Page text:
Arthritis is one of the most common medical conditions that affects individuals over the age of 50, and while you’ve probably heard about the condition affecting the knee or hip, those aren’t the only joints prone to the arthritis. Your facet joints in your spine can also develop arthritis, and considering how often you use your spine, it can be quite the irritating condition. In today’s blog, we take a closer look at why spinal arthritis develops and how the condition can be treated by a spine specialist.
Spinal arthritis is caused by inflammation in the facet joints of your spine. Oftentimes this inflammation is due to overstress and wear and tear on the joints, but other underlying causes include autoimmune disorders and infection. Arthritis can develop in any area of the spine, but based on the way stress is often channeled through the spine, it most commonly affects the cervical and lumbar portions.
Factors that can increase your risk for spinal arthritis include:
Symptoms of arthritis vary based on the type of arthritis you’re dealing with, be it osteoarthritis, rheumatoid arthritis, spondyloarthritis, psoriatic arthritis or another inflammatory arthritis condition, but common symptoms tend to include pain, stiffness, swelling, tenderness, shooting discomfort, muscle fatigue and inhibited spinal flexibility.
If you suspect that you’re dealing with spinal arthritis, contact a spinal specialist. They’ll listen to your symptoms, review your medical history, conduct a physical exam and may order imaging tests to confirm a diagnosis. They can also order blood tests to look for rheumatoid arthritis or autoimmune issues that could be affecting your spine. Once they have pinpointed the source and the type of arthritis you’re dealing with, a treatment plan can be devised.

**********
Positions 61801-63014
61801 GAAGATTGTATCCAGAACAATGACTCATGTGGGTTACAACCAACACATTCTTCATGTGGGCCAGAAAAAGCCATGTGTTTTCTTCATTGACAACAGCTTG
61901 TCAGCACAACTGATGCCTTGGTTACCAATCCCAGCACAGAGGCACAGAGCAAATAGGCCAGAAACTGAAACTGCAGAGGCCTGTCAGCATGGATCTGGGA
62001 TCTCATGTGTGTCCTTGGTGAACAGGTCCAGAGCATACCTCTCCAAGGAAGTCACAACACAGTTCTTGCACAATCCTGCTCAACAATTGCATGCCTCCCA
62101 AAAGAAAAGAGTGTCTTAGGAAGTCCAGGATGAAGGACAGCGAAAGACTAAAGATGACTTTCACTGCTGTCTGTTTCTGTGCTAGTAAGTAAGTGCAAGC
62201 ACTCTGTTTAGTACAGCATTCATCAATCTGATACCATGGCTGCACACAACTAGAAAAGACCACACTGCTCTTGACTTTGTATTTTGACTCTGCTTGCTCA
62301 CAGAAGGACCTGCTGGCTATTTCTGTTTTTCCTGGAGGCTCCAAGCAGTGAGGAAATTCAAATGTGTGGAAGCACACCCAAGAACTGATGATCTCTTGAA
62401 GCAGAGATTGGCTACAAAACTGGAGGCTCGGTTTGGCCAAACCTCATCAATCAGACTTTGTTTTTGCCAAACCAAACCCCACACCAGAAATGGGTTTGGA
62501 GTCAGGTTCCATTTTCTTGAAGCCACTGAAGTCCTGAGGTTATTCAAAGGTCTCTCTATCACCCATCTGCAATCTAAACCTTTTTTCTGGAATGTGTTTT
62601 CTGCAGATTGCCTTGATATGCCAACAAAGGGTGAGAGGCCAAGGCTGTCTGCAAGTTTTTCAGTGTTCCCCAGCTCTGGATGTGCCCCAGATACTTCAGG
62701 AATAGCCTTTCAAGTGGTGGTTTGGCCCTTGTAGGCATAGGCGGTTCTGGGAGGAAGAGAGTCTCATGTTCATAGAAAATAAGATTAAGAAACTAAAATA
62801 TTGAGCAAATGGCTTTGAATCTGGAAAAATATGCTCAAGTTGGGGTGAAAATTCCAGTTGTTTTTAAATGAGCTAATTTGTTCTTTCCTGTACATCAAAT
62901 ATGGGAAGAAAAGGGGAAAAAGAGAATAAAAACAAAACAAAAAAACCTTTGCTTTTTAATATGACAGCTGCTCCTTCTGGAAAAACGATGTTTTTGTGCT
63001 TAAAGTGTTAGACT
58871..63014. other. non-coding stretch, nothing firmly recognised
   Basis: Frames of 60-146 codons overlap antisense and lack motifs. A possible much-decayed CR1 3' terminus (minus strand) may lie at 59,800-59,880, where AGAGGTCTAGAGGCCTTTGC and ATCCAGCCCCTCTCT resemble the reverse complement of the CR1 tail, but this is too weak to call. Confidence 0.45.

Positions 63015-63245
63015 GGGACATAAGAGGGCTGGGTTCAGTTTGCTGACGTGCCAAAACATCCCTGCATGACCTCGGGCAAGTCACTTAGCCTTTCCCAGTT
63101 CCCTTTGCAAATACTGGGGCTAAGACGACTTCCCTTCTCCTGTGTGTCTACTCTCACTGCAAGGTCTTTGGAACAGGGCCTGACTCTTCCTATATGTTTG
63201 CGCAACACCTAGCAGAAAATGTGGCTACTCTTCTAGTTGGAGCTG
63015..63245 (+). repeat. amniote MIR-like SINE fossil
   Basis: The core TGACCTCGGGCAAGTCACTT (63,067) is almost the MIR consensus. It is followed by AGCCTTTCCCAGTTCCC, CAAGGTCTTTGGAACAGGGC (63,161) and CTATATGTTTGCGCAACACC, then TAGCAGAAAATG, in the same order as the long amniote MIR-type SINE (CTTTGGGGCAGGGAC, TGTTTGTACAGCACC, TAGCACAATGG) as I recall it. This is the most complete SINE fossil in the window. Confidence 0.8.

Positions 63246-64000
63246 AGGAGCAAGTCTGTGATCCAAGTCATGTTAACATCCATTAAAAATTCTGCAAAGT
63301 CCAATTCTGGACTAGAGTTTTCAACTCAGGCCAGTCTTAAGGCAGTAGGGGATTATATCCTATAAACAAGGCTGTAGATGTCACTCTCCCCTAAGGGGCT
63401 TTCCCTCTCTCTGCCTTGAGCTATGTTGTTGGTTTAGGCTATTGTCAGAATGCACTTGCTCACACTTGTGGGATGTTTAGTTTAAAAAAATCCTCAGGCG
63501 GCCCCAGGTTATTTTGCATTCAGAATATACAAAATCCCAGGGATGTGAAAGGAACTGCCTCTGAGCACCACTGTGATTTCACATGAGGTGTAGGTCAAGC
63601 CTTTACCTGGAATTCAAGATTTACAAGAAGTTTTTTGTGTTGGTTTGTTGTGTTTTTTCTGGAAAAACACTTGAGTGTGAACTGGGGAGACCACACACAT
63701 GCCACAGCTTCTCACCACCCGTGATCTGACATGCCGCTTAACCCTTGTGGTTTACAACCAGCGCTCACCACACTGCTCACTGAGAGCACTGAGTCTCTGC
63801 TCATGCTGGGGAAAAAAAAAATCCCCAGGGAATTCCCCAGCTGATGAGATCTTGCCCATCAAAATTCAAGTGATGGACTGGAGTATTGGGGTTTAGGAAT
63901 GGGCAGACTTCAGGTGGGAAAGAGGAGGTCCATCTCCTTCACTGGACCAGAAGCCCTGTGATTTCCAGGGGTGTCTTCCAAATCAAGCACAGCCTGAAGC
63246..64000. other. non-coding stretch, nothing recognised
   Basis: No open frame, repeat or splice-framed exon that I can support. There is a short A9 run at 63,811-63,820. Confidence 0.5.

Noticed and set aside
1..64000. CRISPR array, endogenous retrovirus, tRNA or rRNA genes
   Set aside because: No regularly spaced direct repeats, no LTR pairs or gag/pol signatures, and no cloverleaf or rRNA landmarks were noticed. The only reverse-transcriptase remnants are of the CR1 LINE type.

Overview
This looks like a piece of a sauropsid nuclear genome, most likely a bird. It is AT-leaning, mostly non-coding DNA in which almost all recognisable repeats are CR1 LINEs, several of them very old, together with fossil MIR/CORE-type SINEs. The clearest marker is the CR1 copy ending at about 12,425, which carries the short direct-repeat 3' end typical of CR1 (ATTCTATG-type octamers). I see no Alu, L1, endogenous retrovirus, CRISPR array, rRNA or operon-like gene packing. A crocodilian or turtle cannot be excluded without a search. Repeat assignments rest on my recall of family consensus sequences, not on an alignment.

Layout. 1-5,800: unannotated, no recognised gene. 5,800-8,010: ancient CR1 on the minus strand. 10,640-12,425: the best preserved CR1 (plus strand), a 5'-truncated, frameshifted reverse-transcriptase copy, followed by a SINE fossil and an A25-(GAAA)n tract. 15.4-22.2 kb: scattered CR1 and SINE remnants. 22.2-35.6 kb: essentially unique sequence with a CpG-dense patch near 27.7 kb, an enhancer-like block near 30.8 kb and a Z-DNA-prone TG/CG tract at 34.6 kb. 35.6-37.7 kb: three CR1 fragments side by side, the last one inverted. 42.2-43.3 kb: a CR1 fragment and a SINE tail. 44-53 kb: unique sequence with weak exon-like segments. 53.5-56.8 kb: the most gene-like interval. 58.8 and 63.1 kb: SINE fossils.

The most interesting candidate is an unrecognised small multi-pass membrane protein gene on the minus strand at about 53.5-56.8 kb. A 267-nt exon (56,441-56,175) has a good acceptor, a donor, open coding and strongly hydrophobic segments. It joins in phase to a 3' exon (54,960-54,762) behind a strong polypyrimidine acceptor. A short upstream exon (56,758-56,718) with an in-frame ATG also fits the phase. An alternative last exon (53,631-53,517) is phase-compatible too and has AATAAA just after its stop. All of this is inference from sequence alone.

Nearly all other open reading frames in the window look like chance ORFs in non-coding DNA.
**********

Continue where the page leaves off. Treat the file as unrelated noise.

Joint damage from arthritis is irreversible, so treatment focuses on calming symptoms and preventing further degeneration. This is often accomplished through a combination of:
Conservative treatments tend to do a very good job quelling discomfort and making life more enjoyable, but if pain persists, surgery might be on the table. Surgery will have the goal of removing irritating bone spurs that are contributing to joint inflammation, or by stabilizing vertebral segments to limit movement in the area. The type of surgery and the underlying goal will be determined by your root cause of arthritis, and your doctor can walk you through the specific procedure should surgery become an option.
So if you are dealing with chronic back pain or any of the symptoms listed above, reach out to Dr. Chang’s office to learn how we can help you get back to a life with less spine pain!